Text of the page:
Northeast Mississippi Daily Journal, Tupelo
Tupelo FD awarded FEMA grant
By William Moore
TUPELO – Friday the 13th was not bad luck for the Tupelo Fire Department, as the department was notified it would receive a long-awaited Assistance to Firefighters Grant.
The $72,749 grant from the Federal Emergency Management Agency will allow the city to install advanced source capture exhaust systems at six fire stations to reduce the harmful effects of diesel exhaust fumes.
“To tell the truth, I had forgotten we had applied,” said Tupelo Fire Chief Thomas Walker. “I started applying for this grant decades ago when I was deputy chief. We have continued applying every year but never heard back.”
The grant, along with a 10 percent match from the city, will pay for the exhaust fans at Tupelo’s six older fire stations. Fire Station 4 near the mall is the city’s newest and already has one of the systems, that not only captures and diverts exhaust from fire engines but also treats the fumes.
The system consists of a large roof mounted fan and hoses that can be attached to the exhaust pipes of the fire trucks while they are parked in the bays. If the truck has to leave on a call, the system is designed to disconnect as the truck pulls away. A cable system then retracts the hose up and out of the way.
“This means we will be able to check the trucks inside the bay without polluting everything,” said Deputy Chief Jimmy Avery. “We store the turnouts and gear out in the bay. Right now, if you crank the truck, the turnouts and everything else absorb all those diesel fumes.”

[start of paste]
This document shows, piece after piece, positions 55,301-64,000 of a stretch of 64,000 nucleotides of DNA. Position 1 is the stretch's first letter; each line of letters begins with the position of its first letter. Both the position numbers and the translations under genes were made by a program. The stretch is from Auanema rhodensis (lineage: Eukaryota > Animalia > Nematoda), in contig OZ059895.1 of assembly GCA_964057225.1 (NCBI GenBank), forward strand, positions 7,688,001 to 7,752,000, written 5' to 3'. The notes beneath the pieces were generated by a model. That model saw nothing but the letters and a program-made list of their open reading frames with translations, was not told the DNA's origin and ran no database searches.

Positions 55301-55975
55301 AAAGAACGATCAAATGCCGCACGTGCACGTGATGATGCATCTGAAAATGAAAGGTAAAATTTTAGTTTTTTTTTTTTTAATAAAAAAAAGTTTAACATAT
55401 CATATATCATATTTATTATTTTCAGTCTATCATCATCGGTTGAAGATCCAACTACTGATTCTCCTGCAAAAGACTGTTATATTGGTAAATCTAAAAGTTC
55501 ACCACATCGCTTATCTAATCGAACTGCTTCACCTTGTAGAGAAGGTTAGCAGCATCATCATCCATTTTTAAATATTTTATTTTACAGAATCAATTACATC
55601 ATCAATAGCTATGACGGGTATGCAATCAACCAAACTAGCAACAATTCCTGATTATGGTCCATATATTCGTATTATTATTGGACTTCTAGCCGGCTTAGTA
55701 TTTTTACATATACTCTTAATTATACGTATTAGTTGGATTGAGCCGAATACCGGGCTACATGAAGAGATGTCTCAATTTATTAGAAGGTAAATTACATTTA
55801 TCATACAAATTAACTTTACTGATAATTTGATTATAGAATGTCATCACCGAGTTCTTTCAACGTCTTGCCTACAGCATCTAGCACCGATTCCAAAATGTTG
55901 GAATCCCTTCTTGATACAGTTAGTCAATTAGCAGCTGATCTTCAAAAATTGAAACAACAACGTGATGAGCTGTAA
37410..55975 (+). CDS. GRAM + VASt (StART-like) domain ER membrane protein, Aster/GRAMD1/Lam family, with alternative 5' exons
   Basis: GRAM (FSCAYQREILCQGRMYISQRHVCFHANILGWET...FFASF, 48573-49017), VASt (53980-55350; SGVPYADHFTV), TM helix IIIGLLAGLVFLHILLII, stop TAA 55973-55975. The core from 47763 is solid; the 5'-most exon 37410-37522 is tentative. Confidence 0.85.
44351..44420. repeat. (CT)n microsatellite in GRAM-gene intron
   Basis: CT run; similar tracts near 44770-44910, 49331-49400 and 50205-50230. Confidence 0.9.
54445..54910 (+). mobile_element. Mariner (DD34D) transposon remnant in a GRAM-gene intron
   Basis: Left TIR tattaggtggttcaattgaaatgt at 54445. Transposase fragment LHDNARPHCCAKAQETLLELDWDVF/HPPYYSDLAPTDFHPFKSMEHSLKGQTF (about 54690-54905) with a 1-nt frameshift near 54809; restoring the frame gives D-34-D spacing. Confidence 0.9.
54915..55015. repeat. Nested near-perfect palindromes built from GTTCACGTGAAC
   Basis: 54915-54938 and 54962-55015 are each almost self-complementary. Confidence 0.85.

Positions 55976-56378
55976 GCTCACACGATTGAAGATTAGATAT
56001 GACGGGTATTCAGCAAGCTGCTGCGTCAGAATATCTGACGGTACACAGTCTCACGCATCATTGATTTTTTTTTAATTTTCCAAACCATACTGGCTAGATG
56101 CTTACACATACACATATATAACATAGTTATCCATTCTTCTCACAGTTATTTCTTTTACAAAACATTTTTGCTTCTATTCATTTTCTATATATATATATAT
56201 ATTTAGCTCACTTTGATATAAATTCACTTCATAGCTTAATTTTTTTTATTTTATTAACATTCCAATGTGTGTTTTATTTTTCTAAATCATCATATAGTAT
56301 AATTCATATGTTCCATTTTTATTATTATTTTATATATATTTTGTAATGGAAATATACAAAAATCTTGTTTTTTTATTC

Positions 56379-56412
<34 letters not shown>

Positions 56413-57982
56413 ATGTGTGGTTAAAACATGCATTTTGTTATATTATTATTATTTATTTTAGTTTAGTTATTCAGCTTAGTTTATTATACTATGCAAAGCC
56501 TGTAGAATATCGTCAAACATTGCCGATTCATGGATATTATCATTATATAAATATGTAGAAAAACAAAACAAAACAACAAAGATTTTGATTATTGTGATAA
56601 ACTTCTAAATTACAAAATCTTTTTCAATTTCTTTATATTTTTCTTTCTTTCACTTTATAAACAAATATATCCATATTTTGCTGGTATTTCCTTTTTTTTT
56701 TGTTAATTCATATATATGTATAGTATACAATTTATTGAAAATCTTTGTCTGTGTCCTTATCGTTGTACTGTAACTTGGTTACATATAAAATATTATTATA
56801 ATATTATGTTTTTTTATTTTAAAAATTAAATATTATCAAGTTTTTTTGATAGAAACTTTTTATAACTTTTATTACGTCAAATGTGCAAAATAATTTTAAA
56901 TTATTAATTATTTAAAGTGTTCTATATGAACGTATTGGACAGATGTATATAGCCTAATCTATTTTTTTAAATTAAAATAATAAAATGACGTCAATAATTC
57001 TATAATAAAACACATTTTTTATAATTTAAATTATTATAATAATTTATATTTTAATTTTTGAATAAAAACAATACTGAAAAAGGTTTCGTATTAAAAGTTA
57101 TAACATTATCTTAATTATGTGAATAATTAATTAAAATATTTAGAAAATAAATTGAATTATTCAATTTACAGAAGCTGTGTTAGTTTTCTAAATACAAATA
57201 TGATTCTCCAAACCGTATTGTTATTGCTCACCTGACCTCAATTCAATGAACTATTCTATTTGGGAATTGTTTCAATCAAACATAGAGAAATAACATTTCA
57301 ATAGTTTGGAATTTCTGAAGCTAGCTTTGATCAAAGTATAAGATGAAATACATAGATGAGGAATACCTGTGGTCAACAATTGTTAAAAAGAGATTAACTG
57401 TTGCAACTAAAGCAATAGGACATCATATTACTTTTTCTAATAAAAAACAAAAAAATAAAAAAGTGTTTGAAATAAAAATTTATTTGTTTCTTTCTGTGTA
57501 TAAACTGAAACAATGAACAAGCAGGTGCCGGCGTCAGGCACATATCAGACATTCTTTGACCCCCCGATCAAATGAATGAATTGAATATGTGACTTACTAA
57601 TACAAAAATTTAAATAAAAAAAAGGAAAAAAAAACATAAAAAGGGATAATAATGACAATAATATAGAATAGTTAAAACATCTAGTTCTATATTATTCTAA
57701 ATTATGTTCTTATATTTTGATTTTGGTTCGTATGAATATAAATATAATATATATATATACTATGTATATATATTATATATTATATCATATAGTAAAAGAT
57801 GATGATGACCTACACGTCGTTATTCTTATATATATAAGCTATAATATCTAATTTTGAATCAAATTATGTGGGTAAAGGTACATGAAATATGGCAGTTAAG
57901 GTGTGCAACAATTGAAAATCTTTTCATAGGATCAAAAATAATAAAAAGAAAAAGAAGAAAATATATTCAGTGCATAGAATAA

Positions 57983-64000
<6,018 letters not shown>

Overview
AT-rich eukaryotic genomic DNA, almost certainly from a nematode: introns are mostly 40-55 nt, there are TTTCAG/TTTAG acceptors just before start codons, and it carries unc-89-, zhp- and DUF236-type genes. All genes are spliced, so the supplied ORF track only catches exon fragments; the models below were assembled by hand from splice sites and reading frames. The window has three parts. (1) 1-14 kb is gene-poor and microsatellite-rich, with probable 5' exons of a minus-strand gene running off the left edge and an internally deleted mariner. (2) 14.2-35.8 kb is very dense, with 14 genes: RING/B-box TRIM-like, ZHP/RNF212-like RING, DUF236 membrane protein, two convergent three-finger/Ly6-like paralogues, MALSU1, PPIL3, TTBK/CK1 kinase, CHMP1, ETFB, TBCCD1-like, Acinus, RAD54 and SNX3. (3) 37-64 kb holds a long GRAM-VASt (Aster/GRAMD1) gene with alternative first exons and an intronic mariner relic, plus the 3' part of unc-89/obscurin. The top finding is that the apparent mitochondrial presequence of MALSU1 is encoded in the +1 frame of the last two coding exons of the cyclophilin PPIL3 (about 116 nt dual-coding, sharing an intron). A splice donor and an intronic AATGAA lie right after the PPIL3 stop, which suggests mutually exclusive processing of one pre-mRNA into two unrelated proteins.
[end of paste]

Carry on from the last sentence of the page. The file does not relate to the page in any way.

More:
Fire departments regularly crank and check the operating systems of the truck. Rather than pull the truck out in cold or inclement weather, the truck normally remains in the bay.
“Preparedness is the foundation for effective emergency and crisis response. These FEMA grants will help ensure local emergency responders can work in a safe environment and be ready to assist the public,” U.S. Senator Cindy Hyde-Smith said announcing the grant.
The newer fire stations have roll up doors on both ends to allow for cross ventilation. But the older stations only have a 36-inch door and windows to help disperse the fumes, Walker said.
“With the new system, you can run the truck in the bay out of the weather and not affect anyone,” Avery said. “There are filters in the system so the exhaust is much cleaner going into the atmosphere.”
While the federal money has been approved, Walker will not move forward until he has the check in hand. It could take another three months to bid the project, followed by installation at six stations.
“As soon as we get the money, we will jump on this,” Walker said. “I already have the matching funds in our capital budget for the coming fiscal year.”
The exhaust systems were not required on new construction until 2005. Around the turn of the century, there was a push to remove cancer-causing carcinogens from the workplace.
While Walker and Avery would have preferred to have the systems installed years ago, the delay did help make the project more cost-effective.
“When we first started looking at these systems almost 20 years ago, the cost was almost $100,000 per station,” Walker said. “Now the price is less than $15,000 per station.”